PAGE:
News/Trending Parenting

N.C. Restaurant Says Leave Your Kid At Home If You Want To Eat Here

Courtesy: Washington Post/Caruso’s

No matter how much you love kids or how many you have yourself, I’m willing to bet that at some point in your life, you’ve been somewhere where the presence of a crying or whining kid made you miserable.

Maybe it was a plane, maybe it was a movie theater, or perhaps, most likely, maybe it was a restaurant.

One Italian eatery in North Carolina is no longer tolerating misbehaving kids, going so far as to ban little ones under age 5. The manager of Caruso’s told the Washington Post that it’s had lots of issues with pint-sized patrons and decided to draw the line after a little girl blasted the volume on her iPad while her oblivious parents refused to turn it down.

Predictably, the move has drawn wrath online in the form of bad reviews. One mom who left a 1-star rating on the restaurant’s Facebook page said she felt that it was a discriminatory move, as well as a slap in the face toward parents with kids who don’t cause a ruckus. Another woman accused the restaurant of doing it all for publicity, while another said that diners looking for a kid-free experience should stay home and hire a private chef.

But many others wholeheartedly support the new policy. They say they shouldn’t be subjected to screaming kids when they’re paying for a good meal, and they’ll now make Caruso’s their go-to for a night out.

As a mom who’s taken her daughter out to plenty of restaurants that aren’t really meant for kids, I can see both sides of this debate. On the one hand, why should parents have to stay home just because we have a kid in tow? Kids often just want to chow down on their $12 bowl of Kraft macaroni and focus on their coloring. They don’t bother anyone, and if their biggest crime is maybe being a little messier than the average grown-up, most parents I know leave a bigger tip than normal to make up for it.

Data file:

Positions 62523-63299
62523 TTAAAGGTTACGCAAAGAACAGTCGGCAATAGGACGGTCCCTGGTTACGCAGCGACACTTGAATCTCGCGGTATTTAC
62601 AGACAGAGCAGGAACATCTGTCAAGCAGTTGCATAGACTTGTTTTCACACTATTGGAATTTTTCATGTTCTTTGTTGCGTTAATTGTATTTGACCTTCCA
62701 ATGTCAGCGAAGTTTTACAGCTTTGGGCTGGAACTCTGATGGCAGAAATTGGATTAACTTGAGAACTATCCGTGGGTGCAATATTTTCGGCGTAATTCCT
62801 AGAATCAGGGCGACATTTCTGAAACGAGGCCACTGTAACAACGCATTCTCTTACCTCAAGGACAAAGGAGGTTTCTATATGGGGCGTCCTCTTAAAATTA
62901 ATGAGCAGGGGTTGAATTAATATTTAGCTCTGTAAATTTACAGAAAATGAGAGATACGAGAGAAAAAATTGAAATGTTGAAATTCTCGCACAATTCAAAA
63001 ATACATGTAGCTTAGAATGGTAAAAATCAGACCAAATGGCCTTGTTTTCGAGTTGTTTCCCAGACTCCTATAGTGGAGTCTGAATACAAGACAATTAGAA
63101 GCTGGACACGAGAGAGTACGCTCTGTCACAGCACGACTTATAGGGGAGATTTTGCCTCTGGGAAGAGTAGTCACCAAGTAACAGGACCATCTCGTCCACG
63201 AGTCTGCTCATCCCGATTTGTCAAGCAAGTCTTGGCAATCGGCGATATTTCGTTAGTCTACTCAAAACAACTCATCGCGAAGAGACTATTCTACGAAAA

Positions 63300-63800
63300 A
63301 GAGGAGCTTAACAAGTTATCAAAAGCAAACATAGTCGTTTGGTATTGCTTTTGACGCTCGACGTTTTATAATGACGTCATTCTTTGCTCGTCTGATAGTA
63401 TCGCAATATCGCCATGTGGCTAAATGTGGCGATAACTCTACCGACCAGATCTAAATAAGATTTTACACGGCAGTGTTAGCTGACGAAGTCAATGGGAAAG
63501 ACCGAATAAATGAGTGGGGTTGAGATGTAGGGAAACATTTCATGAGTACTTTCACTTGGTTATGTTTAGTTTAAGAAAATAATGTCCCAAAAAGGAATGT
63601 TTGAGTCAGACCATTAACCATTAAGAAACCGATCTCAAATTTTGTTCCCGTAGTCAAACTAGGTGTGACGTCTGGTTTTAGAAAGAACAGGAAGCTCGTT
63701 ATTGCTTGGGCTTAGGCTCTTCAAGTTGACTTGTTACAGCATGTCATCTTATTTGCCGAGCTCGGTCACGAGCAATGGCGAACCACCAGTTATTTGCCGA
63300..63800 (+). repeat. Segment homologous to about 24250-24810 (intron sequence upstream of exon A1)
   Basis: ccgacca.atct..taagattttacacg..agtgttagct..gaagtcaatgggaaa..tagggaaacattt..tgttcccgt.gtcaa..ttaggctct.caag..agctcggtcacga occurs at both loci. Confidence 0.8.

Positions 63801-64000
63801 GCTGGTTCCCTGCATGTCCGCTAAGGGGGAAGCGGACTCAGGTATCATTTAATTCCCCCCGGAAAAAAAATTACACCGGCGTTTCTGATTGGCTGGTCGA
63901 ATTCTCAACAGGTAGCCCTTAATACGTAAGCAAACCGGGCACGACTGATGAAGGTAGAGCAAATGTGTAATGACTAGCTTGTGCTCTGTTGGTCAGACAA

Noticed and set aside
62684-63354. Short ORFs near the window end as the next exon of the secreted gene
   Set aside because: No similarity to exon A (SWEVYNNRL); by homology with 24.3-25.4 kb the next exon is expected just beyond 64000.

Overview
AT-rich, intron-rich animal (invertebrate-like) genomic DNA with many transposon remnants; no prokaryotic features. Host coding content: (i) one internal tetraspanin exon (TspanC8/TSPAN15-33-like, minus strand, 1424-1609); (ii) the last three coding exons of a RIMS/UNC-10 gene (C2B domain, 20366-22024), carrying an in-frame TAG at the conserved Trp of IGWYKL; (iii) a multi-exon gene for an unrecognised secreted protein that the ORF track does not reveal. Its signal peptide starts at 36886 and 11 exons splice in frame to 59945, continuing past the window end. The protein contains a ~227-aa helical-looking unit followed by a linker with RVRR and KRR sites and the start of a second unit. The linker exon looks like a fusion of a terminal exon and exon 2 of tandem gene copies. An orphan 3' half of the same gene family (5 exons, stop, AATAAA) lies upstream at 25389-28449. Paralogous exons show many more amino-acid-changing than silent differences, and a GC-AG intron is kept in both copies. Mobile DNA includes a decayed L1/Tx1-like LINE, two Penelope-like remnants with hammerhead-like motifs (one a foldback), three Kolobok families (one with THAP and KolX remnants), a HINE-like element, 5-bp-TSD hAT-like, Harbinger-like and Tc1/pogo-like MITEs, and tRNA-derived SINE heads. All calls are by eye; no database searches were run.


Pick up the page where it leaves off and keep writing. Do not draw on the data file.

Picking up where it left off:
But sadly, there are definitely some people who are automatically offended at the presence of children in restaurants, regardless of their behavior.

On the other hand, we all know that other people’s children are the worst. Whether you’re paying a small fortune to a babysitter for a night out or you’re child-free and planning to stay that way, kids can definitely ruin the relaxing dinner-time vibe. Enough people agree that Caruso’s is now cashing in, packing in more than two dozen more diners than normal every night.

I totally respect the right of restaurants to have no kids policies if that’s what they feel is best for their bottom line. But parents and non-parents alike would probably all be better off if we could just learn to live with each other.

With that in mind, I have some tips for moms and dads looking to take their kids out to eat, as well as for the adults who end up in the same restaurants.

If you’ve got kids:

  1. Try not to let your kids be jerks (easier said than done, I know). Remind them to use their indoor voices, don’t let them run around like maniacs, and definitely don’t subject the other diners to whatever show is blaring out of their tablet— especially if it’s Caillou.
  2. Choose a place that’s at least somewhat kid-friendly. I’m not saying you have to eat every meal at Denny’s or the Sizzler or whatever, but it’s generally pretty easy to tell which places welcome your family’s business. Do they have a kid’s menu? Are there high chairs or boosters? Do they have changing stations? If yes, then go ahead and order the mozzarella sticks.

If you don’t have kids:

  1. Try not to be a jerk. Don’t start huffing and puffing about how kids don’t belong in restaurants unless the kid in question is actually displaying some questionable behavior.
  2. Don’t choose a place that’s kid friendly if you’re not cool with kids. If you’re eating at the type of restaurant where the wait staff wear flair or has hot dogs on the menu, you should realize that you’re probably going to run into some families.

Like most debates involving kids and parenting, this one isn’t going to be settled anytime soon. But I hope kid-free diners always know this: the vast majority of us parents don’t go out to eat with the intention of letting our kids run amok.

So if you happen to catch us on a bad night, know that we are way more pissed off about it than you—we’ve gotta take the little monsters home with us.